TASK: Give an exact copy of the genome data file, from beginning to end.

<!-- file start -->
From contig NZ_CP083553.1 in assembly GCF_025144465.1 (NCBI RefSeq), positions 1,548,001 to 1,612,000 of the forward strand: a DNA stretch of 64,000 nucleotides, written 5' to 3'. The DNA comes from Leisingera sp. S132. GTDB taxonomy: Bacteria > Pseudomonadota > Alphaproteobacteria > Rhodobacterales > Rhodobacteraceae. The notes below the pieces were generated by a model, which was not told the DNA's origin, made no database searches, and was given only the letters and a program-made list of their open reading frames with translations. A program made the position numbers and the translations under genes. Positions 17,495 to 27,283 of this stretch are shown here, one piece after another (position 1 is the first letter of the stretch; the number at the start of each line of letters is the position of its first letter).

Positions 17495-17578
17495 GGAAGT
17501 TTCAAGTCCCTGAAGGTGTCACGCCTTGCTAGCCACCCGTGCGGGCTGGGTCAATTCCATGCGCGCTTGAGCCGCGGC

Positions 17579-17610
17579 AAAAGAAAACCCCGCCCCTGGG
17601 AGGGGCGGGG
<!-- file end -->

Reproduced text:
From contig NZ_CP083553.1 in assembly GCF_025144465.1 (NCBI RefSeq), positions 1,548,001 to 1,612,000 of the forward strand: a DNA stretch of 64,000 nucleotides, written 5' to 3'. The DNA comes from Leisingera sp. S132. GTDB taxonomy: Bacteria > Pseudomonadota > Alphaproteobacteria > Rhodobacterales > Rhodobacteraceae. The notes below the pieces were generated by a model, which was not told the DNA's origin, made no database searches, and was given only the letters and a program-made list of their open reading frames with translations. A program made the position numbers and the translations under genes. Positions 17,495 to 27,283 of this stretch are shown here, one piece after another (position 1 is the first letter of the stretch; the number at the start of each line of letters is the position of its first letter).

Positions 17495-17578
17495 GGAAGT
17501 TTCAAGTCCCTGAAGGTGTCACGCCTTGCTAGCCACCCGTGCGGGCTGGGTCAATTCCATGCGCGCTTGAGCCGCGGC

Positions 17579-17610
17579 AAAAGAAAACCCCGCCCCTGGG
17601 AGGGGCGGGG